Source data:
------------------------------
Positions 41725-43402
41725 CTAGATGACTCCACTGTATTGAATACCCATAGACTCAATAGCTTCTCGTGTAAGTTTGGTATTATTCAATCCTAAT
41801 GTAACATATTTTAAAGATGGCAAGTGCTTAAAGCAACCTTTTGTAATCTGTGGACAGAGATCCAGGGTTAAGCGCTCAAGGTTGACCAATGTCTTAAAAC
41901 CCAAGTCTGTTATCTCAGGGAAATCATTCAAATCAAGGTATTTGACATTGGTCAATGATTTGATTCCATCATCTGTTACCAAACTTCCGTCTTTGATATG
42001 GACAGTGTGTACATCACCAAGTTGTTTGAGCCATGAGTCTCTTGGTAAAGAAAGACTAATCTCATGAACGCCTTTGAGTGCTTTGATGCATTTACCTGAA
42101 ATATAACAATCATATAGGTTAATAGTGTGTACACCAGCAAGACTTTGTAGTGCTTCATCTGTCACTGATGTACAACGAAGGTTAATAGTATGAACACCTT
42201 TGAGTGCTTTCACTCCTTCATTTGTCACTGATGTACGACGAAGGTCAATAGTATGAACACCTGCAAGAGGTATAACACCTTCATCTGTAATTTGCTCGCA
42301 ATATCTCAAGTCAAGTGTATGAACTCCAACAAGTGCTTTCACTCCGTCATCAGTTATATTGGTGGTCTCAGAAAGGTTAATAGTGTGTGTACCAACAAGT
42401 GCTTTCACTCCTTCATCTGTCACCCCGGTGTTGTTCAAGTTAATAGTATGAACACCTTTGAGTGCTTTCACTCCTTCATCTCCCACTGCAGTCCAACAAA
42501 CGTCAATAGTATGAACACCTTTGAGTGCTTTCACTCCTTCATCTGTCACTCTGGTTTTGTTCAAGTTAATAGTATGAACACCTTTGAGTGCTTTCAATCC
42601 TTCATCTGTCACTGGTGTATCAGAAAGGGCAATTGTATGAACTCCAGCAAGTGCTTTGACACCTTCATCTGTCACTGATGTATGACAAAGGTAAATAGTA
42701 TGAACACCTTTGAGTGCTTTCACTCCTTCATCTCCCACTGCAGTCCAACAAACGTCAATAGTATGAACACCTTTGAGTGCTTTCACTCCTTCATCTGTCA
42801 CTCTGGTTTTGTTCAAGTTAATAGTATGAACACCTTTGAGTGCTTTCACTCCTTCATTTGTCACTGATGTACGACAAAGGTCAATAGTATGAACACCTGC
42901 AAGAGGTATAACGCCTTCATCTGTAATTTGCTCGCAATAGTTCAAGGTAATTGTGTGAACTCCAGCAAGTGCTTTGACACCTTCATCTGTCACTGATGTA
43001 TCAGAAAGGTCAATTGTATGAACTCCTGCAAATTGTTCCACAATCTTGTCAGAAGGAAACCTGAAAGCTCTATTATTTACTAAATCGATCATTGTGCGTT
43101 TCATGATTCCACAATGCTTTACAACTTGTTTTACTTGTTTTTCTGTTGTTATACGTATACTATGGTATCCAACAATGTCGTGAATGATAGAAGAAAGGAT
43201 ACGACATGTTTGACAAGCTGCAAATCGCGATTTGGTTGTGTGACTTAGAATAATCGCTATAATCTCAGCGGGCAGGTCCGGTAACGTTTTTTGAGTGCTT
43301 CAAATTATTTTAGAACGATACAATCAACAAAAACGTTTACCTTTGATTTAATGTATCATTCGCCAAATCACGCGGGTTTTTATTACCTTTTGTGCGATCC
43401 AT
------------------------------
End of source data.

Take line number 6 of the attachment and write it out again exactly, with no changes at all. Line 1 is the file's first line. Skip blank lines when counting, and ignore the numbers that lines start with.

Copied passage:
42101 ATATAACAATCATATAGGTTAATAGTGTGTACACCAGCAAGACTTTGTAGTGCTTCATCTGTCACTGATGTACAACGAAGGTTAATAGTATGAACACCTT